So, picking right up from my last post. This will be a short one, just finishing off the end of my Edinburgh time before I head off to Ireland.
Monday, May 30th
I’d say I woke up early and headed straight for the National Museum of Scotland, to see the rest of the exhibits there, but that would be a blatant lie. In fact, I woke up at my usual time (which I did not note, but the odds are good it was probably around 5:30-ish), had a leisurely morning of breakfast and Twitter, and after a few hours strolled over to the museum to be there just after it opened at 10:00. Being a morning person means never having to say, “I didn’t hear my alarm go off, I’m going to be late!” (Jinx, ptooey, ptooey, knock on wood! I do sometimes have super-early flights to catch, best to not get cocky.)
While there was much I had not seen in my previous brief time in this museum, the primary reason to return was this:
I’d say that it would be hard to imagine passing up the perfect opportunity of seeing an exhibit on Celts in a Celtic land — but I do have a powerful imagination, and can easily invent at least a dozen causes that might yield such a result. However, I see little benefit in doing so, when actually attending the exhibit was quite feasible and was, indeed, something that I was able to do with little difficulty or ill repercussion, as I shall describe below.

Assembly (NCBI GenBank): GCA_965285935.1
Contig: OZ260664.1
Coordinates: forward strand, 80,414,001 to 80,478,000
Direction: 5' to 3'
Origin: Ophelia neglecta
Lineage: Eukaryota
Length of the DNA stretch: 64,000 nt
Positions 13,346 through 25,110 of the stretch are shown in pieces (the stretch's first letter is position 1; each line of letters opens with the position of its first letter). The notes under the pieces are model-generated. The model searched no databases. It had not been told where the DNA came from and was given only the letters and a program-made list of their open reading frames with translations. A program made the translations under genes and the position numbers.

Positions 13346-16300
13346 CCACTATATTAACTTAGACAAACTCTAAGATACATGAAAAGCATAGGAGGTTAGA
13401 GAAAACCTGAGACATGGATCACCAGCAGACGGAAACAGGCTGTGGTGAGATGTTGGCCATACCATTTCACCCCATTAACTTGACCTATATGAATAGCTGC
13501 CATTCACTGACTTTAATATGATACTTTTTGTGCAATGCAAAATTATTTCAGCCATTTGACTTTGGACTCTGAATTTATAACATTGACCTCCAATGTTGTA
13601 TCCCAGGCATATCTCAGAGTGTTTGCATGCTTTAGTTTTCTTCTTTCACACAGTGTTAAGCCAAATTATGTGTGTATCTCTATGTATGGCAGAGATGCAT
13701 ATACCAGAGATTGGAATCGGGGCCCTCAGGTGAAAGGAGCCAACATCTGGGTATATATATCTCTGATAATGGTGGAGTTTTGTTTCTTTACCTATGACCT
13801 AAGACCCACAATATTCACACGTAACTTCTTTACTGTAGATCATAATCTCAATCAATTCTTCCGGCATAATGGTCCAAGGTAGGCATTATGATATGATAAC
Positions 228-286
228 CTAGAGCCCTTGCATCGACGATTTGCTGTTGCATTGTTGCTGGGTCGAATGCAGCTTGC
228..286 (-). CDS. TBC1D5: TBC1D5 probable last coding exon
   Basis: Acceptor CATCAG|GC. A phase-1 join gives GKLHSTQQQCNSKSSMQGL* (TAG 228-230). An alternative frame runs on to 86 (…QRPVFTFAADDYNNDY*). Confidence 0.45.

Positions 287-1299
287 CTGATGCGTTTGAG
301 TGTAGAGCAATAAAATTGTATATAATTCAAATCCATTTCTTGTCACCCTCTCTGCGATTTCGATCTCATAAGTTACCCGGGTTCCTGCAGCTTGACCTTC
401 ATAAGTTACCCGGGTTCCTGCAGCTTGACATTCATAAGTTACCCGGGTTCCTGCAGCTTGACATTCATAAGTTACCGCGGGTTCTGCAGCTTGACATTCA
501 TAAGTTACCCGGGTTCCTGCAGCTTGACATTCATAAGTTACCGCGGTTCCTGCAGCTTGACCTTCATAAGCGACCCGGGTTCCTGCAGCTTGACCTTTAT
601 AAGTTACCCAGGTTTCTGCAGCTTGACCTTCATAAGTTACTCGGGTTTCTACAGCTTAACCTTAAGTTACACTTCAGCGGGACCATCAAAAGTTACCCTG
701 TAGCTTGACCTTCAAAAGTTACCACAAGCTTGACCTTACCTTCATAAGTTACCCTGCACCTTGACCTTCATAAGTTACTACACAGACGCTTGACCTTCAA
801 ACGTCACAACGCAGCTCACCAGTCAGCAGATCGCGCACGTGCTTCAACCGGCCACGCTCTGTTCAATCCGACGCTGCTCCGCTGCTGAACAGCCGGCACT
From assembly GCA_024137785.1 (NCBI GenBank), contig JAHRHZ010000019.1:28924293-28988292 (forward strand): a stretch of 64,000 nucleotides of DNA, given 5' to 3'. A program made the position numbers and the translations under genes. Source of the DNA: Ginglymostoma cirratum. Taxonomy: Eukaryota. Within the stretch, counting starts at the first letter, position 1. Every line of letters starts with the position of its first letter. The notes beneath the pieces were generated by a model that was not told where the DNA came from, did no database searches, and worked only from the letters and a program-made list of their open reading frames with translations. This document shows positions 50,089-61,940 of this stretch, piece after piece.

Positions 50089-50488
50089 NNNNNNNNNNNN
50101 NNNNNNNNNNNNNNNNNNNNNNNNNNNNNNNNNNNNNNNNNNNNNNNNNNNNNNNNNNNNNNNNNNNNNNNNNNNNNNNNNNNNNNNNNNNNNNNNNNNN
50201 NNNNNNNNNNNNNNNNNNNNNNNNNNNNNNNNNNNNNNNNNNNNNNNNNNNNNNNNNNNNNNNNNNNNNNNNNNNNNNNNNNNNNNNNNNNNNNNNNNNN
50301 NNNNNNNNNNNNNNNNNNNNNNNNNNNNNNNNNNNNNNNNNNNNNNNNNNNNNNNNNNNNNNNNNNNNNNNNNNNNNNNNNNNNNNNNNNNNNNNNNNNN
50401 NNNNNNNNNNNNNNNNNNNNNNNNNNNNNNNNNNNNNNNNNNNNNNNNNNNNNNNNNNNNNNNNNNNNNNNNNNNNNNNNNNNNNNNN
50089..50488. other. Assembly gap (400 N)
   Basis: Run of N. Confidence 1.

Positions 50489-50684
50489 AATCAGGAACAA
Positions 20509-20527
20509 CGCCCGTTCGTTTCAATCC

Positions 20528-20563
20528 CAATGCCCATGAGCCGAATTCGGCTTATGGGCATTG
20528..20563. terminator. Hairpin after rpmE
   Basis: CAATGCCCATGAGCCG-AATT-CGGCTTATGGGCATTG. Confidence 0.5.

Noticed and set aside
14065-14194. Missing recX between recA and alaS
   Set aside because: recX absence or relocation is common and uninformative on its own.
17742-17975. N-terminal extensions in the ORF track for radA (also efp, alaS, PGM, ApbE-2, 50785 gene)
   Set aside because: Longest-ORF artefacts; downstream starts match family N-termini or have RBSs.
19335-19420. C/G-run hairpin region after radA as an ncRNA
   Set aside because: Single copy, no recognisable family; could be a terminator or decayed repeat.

Or, at least, I would describe it, except that it would cost me many thousands of words, because pictures were not allowed. In some places, I’ve found that irritating. Here, they explained:
“The Celts exhibition includes many significant loans from 28 institutions across Europe and the UK, for some of which it is a condition of loan that photography by exhibition visitors is not allowed. As these loans are spread throughout the gallery, we are unable to allow photography in this space and ask visitors to respect this in order to ensure these fantastic objects are available for all to enjoy when visiting the exhibition.”
So, basically, “Hey, we’d love to let you take pictures, but if we didn’t obey the arseholes’ conditions we wouldn’t have as much cool stuff to show you. Sorry.”
What I’ll have to do instead is link you to the museum’s Celts exhibit page, where they have pictures and videos of things in the exhibition. It should be good until the end of the exhibit, in late September. After that, I’ll try to remember to check back and see if they have a “Past Exhibits” page that keeps the information, and update this entry if they do. And, if they don’t, I’ll suggest Googling things like “celtic torcs”, “celtic chariots”, “celtic horns”, “celtic manuscripts” and the like, because they had some pretty fantastic examples of all of those things, as well as some audio visual presentations that were pretty cool. I wouldn’t say that I was stunned or staggered, but I was certainly impressed.
So, I arrived at the museum, hung out for a few minutes having a fortifying pastry and cup of coffee in a slightly underprepared break area (I don’t think they were expecting someone to arrive first thing Monday morning and make a beeline for the snacks, but we managed), spent about 2 hours in the Celts exhibit, and then wandered out to check out the rest of the museum at about 1:00. This turned out to be good timing, as the Millenium Clock was just kicking into gear:
In an earlier post, I showed the main natural history section of the museum. But they had a bunch of others: